As Moosmueller-Terry explains, some people choose to lease to E&H “because they would rather retain ownership of the horse,” but 75% of the horses in its program are donated. “We have had fabulous donors and repeat donors who have gifted us with very accomplished horses,” she says.

“If these programs did not exist, there would be a lot of horses out there that really have no place to go,” Moosmueller-Terry points out. She says that typical donated horses are high-level performers that may not pass a prepurchase exam or that need to step down a level. Happily, “College programs are well-equipped for this scenario: We can take the horse that can no longer compete at the FEI levels and give him a job at Training and First Level.”

HORSES AS HELPERS: A bombproof mount might have a future as a therapy horse, such as this pony in a therapeutic-riding program (SHAWN HAMILTON/CLIXPHOTO.CA)

Therapy Settings

Obviously, not every horse being rehomed is an FEI-level performer; in fact, when talking about donation arrangements, many of us envision the solid-citizen stalwarts. Many such steady Eddies find their way into therapeutic-riding programs, says Lee Dudley, executive director of Equine Partnership Program in Elizabeth, Colorado, which provides both mental-health counseling and therapeutic riding.

Programs that fall under the “therapy” heading, says Dudley, generally include mental-health programs and therapeutic-riding programs for the physically disabled. These distinctions are notable, she explains, as the two sectors seek different types of horses.
“Programs for physical disabilities are looking for the unflappable ‘old soldier’ kind of horse,” she says. “Those horses, surprisingly enough, have to be pretty sound, because they carry a lot of weight, and a lot of times it’s dead weight, which is much more stressful on them than able-bodied riders would be.

“On the flip side, in the mental-health world, some programs don’t do any riding at all—just ground work—while others do,” Dudley continues. Mental-health programs “are looking for horses with personalities—either outgoing or a little timid, so people have to connect with them, but still very safe.”

The Forever Home (or Not?)

Some horse owners like the idea of donating because they believe that—unlike with a sale—their animal will have a home for life and will never find itself unwanted or passed along to a new owner. But that may not always be the case, our experts caution.
“In general, if you are thinking of donating a horse,” Gray advises, “do some serious research about where the horse is going and what its long-term prospects are.”

Dressage4Kids, for one, touts the fact that donated horses will never be resold.

“One of the pluses of donating to us is that you know where the horse is going to be for the rest of his life,” says Gray. “Anyone that leases a horse from us signs a contract that they can take care of the horse forever.”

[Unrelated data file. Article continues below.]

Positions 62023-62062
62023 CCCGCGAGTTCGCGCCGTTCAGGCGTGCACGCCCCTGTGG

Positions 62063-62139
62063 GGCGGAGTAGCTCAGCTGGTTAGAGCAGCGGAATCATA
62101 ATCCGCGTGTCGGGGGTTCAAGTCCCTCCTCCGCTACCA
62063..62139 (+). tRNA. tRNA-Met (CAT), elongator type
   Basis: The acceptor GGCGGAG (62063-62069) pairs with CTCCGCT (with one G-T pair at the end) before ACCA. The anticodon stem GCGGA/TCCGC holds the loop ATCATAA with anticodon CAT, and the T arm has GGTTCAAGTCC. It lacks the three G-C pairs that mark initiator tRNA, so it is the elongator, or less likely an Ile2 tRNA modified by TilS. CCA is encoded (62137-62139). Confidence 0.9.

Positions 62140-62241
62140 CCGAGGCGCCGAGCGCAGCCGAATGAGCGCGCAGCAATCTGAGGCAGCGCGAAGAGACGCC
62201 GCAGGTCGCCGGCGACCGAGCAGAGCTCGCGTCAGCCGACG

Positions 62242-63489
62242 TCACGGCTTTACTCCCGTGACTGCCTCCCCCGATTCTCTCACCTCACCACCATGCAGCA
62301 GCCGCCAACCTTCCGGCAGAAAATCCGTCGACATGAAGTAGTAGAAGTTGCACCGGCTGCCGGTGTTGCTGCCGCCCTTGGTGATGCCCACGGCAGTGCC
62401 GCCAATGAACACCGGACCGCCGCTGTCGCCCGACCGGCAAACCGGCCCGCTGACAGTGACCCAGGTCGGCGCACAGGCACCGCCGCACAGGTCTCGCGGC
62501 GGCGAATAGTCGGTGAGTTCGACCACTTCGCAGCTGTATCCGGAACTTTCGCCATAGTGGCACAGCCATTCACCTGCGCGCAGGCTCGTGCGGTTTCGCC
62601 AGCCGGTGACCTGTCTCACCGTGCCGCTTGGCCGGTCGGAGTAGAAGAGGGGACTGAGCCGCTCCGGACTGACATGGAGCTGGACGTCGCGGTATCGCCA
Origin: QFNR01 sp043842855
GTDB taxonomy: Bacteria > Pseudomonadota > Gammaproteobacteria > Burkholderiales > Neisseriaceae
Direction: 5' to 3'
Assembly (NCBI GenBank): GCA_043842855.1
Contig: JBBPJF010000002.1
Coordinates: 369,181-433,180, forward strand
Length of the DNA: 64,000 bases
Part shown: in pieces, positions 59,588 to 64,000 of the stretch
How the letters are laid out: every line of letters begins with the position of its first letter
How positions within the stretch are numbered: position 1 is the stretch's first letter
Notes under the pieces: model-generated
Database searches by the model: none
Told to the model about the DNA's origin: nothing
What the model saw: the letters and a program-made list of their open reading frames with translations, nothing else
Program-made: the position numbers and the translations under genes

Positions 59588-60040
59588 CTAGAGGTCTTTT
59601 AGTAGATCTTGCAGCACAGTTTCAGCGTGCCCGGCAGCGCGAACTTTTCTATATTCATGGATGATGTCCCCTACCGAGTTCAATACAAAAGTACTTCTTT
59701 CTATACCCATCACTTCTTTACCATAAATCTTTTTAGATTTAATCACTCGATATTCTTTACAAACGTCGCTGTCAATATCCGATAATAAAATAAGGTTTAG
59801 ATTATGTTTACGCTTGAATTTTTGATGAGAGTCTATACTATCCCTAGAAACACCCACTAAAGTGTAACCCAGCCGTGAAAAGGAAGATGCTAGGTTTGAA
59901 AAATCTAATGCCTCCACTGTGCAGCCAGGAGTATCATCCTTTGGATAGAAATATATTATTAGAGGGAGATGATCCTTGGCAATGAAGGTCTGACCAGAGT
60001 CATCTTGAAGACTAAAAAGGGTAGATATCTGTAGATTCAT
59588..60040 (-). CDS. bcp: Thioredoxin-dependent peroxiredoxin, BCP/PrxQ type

That said, some D4K horses may pass from one child to the next, under the guidance of the organization. An Arabian mare that Gray herself had trained to the upper levels was leased first to a Fourth Level rider, then to a child at a slightly lower level, and so on as the horse aged. Eventually the mare was retired with a girl who enjoyed doing in-hand agility training with the horse.

“By passing on with our permission, the horse continues to be cared for and part of someone’s life,” Gray says.

Says Dudley: “It’s really important to clarify with the nonprofit what the long-term plan for the horse is. Under some contracts, the horse becomes the property of the nonprofit and can be sold, with the proceeds going back to funding the program.”

If you’re considering donating and you want to maintain some control over what happens to your horse, Dudley suggests, consider requesting that the donation contract include a clause giving you the option to take the horse back upon its final retirement. Then be prepared to do so when the time arises.

The Fine Print

Now let’s take a closer look at the tax implications of donating a horse, as well as at that important donation contract.

The prospect of receiving an income-tax deduction for making a charitable donation of a horse to a nonprofit organization is one of its appeals. But who decides how much your horse is worth?

“You need an appraisal of the horse; you can’t just arbitrarily state the horse’s value,” says USDF bronze medalist Steven Tarshis, who specializes in equine law at his EquiLaw LLC practice in Pittstown, New Jersey.

“As we know, what a horse is worth is what someone is willing to pay for it,” Tarshis says. “A professional appraiser can take all aspects into consideration to assign a market value to the horse.” He recommends getting assessments from three impartial trainers in the horse’s discipline (read: the donor is not a client) who actively buy and sell horses. “With the written opinion of three qualified trainers, you can feel reasonably safe of the amount you are claiming for your deduction.”